62 The Side Street Steppers

This week, the witty & convivial Americana ragtime, blues & early jazz quartet, “Side Street Steppers” perform live at the Ozark Folk Center State Park. Also, interviews with these fascinating performers. Mark Jones offers an archival recording of Ozark original Buddy Lancaster performing the traditional song “Back up & Push.” Author, folklorist, and songwriter Charley Sandage presents a portrait of Dr. Bill McNeil, the long time archivist at the Ozark Folk Center, focusing on Dr. McNeil’s knowledge of traditional ballads.

Christian Stanfield and Miss Vera Victoria founded the Side Street Steppers in June of 2009.  What began as a simple duo of musicians unearthing material from the Golden Age of American Gramophone recording has grown into a full-blown Memphis institution. The Side Street Steppers are a page from Americas past, playing rare and popular music from the 1920s and 30s. Dubbed the Golden Age of Gramophone Recording, the two decades between 1920 and World War II saw the rise of jazz and the birth of the blues, the demise of ragtime and the emergence of hillbilly music that would become known through the world as country music. The Side Street Steppers present a pastiche of this transformation of the American musical landscape, performing on vintage and homemade instruments. Get ready for plenty of hip-shaking, foot stompin', caterwauling and croonin’.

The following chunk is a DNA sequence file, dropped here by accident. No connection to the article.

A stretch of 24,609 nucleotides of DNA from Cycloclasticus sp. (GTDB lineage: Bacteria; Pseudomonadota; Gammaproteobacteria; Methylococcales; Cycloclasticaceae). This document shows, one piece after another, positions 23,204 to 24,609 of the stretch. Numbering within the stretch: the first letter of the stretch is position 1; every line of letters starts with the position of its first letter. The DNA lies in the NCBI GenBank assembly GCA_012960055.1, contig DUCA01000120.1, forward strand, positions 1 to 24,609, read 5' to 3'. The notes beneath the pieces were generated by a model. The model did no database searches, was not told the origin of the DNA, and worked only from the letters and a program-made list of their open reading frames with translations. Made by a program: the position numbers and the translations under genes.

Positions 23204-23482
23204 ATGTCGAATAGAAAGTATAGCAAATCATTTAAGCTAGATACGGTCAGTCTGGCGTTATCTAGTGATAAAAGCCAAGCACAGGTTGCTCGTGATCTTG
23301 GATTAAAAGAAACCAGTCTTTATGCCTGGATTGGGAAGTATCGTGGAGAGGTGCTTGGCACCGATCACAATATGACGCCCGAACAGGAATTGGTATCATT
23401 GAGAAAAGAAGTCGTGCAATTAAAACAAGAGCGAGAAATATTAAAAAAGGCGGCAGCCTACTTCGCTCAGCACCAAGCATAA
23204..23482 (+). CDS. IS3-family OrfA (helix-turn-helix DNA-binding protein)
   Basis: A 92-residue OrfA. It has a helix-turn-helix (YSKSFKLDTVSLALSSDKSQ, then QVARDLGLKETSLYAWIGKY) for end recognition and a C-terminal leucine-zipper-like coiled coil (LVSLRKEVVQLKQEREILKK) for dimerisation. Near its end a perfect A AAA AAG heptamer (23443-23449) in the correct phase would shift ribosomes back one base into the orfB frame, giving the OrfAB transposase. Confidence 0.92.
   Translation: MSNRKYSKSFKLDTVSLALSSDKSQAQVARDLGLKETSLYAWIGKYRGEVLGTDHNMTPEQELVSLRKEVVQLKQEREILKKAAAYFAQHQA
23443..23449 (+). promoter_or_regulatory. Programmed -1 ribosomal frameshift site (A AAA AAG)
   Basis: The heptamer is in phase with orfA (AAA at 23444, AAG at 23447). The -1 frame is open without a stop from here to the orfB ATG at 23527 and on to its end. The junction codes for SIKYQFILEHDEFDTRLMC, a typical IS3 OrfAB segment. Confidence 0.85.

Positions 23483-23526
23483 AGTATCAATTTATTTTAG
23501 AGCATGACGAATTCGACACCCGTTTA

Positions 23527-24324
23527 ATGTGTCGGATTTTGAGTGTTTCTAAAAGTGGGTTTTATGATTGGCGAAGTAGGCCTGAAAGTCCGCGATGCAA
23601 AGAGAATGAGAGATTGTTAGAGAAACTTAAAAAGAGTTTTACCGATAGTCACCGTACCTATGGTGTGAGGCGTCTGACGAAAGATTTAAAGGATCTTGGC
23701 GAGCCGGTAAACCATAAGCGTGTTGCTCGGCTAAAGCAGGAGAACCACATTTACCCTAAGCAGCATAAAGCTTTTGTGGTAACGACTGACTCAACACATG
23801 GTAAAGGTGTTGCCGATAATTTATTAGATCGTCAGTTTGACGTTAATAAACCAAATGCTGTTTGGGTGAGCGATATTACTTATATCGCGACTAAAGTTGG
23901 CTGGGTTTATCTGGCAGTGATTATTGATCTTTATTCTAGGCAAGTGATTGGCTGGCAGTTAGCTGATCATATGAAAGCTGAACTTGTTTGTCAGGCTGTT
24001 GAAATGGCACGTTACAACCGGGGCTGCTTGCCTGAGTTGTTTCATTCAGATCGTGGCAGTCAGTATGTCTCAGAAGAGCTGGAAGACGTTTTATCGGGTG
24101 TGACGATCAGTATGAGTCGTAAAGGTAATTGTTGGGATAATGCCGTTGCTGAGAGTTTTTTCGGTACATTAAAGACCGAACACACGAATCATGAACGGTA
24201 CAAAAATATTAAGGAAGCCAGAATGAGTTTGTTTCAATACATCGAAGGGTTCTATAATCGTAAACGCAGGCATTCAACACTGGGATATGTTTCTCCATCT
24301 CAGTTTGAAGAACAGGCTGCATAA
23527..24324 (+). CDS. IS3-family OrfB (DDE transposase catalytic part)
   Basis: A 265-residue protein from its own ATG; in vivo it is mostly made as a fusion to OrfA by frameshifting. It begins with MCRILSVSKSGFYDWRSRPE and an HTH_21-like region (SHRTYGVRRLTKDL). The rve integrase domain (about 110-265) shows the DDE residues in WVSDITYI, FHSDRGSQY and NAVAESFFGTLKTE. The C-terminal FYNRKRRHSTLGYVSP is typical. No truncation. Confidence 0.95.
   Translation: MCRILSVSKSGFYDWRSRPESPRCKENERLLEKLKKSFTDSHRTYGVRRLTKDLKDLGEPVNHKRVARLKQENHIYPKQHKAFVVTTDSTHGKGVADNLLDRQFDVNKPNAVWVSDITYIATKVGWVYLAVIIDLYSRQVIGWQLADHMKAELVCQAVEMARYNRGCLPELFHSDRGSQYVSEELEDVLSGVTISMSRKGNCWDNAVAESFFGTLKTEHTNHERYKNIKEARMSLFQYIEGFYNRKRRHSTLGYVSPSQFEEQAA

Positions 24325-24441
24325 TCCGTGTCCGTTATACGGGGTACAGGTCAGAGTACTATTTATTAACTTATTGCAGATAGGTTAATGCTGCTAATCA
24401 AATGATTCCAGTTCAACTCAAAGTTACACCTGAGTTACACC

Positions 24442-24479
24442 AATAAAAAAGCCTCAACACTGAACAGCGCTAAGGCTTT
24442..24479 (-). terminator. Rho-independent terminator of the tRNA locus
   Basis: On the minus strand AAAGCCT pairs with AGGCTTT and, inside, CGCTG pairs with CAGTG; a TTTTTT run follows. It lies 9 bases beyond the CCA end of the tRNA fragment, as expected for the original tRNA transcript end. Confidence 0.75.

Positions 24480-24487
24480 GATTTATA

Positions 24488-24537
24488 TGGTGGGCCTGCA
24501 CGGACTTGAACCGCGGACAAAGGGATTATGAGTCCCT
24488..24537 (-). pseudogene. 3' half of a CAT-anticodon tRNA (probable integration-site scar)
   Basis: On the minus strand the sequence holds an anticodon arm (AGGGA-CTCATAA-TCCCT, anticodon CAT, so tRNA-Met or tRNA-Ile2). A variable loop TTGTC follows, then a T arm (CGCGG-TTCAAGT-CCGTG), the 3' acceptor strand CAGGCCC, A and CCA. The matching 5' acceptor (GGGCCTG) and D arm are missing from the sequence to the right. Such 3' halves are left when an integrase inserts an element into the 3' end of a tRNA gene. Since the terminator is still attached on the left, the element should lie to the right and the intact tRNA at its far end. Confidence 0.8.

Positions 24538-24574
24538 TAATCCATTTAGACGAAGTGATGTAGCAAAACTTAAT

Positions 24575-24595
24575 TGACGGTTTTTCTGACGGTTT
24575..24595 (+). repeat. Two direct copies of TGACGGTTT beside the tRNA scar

In this week’s “From the Vault” segment, musician, educator, and country music legacy Mark Jones offers an archival recording of Ozark original Buddy Lancaster performing the traditional song “Back up & Push,” from the Ozark Folk Center State Park archives.

Author, folklorist, and songwriter Charley Sandage presents an historical portrait of the people, events, and indomitable spirit of Ozark culture that resulted in the creation of the Ozark Folk Center State Park and its enduring legacy of music and craft. This episode focuses on Dr. Bill McNeil, the long time archivist at the Ozark Folk Center. For thirty years, from 1975 until his untimely passing in 2005, Dr. Bill McNeil served as the Ozark Folk Center’s folklorist and all-purpose advisor on all things dealing with traditional Ozark culture. During his tenure at the Folk Center, Bill McNeil guided the establishment of the Ozark Cultural Resource Center, an archival and teaching facility on the Folk Center’s grounds. This installment focuses on Dr. McNeil’s knowledge of traditional ballads.